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Unit information: Economic History in 2018/19

Please note: It is possible that the information shown for future academic years may change due to developments in the relevant academic field. Optional unit availability varies depending on both staffing and student choice.

Unit name Economic History
Unit code EFIM20017
Credit points 20
Level of study I/5
Teaching block(s) Teaching Block 2 (weeks 13 - 24)
Unit director Professor. Cannon
Open unit status Not open
Pre-requisites

None

Co-requisites

EFIM20008 Intermediate Economics 1

School/department School of Economics, Finance and Management
Faculty Faculty of Social Sciences and Law

Description

The purpose of this unit is to introduce students to various historical economic episodes, to broaden their knowledge of economics and to complement the more theoretical economic units taught in the second year. The unit will be topic-based and emphasise depth at the expense of breadth. Topics will be chosen from the following list:

  • different monetary systems
  • financial crises
  • market integration, trade and the rôle of transport
  • urbanisation and development of living standards
  • agriculture
  • industrialisation

Topics will be chosen to enable the use and practice of economic and econometric tools taught in the first year (and, to a lesser extent, in the co-requisite units). Topics will be drawn predominantly but not exclusively from Europe in the early modern (1550-1750) and modern (1750- 1939) periods. Material will not be drawn from WW2 or afterwards.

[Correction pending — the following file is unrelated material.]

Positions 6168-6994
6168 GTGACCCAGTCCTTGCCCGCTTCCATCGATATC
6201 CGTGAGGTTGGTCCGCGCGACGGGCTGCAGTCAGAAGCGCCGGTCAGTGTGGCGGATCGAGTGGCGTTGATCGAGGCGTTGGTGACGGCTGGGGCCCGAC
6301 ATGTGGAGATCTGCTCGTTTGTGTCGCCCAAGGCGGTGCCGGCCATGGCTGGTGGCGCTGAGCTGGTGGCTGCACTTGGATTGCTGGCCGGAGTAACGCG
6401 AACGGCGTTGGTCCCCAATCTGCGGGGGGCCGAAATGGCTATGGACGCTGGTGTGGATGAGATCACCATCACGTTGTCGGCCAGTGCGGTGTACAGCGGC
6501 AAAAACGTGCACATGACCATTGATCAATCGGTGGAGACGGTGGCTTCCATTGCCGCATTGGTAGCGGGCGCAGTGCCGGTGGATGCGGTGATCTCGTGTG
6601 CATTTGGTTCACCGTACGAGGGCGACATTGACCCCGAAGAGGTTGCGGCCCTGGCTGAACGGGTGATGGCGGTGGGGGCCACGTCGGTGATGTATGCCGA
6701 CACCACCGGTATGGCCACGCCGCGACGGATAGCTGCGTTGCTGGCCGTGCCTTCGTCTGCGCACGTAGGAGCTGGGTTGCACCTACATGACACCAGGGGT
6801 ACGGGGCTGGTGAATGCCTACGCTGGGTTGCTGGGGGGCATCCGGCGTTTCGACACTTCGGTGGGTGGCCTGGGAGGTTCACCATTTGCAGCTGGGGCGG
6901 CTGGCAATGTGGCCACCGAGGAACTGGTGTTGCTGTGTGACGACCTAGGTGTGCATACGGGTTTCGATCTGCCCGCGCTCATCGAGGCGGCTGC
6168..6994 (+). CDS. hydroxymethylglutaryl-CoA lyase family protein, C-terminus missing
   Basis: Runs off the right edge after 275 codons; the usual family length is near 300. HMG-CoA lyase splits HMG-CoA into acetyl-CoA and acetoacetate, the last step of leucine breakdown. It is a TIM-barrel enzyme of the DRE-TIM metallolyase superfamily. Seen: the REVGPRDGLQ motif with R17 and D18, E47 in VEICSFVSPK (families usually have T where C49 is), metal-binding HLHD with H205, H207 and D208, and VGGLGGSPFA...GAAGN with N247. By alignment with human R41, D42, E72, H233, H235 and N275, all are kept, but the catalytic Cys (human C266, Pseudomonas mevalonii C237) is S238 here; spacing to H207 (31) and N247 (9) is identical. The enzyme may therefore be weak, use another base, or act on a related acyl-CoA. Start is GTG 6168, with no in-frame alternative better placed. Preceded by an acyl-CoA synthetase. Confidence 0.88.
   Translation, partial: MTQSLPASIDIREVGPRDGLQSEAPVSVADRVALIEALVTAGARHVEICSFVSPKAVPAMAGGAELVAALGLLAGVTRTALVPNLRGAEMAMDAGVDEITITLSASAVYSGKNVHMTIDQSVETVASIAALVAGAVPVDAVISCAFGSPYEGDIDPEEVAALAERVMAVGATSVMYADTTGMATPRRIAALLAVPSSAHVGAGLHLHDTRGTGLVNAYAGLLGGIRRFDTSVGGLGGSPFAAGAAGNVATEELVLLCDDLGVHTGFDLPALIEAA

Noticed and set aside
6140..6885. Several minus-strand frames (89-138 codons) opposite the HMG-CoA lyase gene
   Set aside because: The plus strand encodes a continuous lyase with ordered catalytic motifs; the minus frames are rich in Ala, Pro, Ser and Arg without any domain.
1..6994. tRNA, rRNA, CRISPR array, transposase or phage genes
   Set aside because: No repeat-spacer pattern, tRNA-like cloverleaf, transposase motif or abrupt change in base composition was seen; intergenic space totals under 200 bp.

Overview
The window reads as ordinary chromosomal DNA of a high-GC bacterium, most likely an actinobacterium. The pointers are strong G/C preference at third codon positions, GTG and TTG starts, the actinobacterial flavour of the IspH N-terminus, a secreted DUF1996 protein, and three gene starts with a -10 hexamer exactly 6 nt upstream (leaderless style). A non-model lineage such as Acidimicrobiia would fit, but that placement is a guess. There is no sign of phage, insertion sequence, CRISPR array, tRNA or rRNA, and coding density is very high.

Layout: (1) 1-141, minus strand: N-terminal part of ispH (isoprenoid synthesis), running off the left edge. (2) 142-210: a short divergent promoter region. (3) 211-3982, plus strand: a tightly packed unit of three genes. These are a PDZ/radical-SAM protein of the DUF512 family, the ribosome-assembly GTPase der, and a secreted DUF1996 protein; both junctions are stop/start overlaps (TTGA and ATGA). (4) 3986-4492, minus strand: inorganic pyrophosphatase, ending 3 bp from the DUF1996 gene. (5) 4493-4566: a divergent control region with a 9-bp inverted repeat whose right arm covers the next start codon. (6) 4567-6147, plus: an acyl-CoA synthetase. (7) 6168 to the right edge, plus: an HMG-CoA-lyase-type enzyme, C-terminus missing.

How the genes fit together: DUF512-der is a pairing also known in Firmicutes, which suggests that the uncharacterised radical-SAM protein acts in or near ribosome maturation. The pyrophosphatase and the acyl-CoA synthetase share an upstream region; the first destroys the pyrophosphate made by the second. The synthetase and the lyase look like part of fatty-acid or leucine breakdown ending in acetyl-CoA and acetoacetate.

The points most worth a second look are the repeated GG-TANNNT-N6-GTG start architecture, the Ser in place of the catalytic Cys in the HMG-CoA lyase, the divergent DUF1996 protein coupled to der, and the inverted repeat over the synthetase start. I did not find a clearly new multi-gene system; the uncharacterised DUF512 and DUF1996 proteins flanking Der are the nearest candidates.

Intended learning outcomes

  • Knowledge of a selection of important economic issues in history
  • Ability to apply economic theory to historical episodes
  • Application of research methods (particularly statistical approaches) to empirical analysis of historical episodes

Teaching details

18 hours of lectures plus revision lectures

8 classes

Assessment Details

Summative assessment

Two-hour written examination. The assessment examines the ILOs.

Formative assessment

Two essays (approx 2000 words) – these will allow students to combine analysis and synthesis of historical information, economic theory and statistical analysis.

Supplemented by some electronic quizzes to review relevant economic and statistical material.

Reading and References

  • Floud and Johnson (ed) The Cambridge Economic History of Modern Britain
  • Persson An economic history of Europe: knowledge, institutions and growth, 600 to the present
  • Various articles from journals such as Explorations in Economic History, Journal of Economic History.

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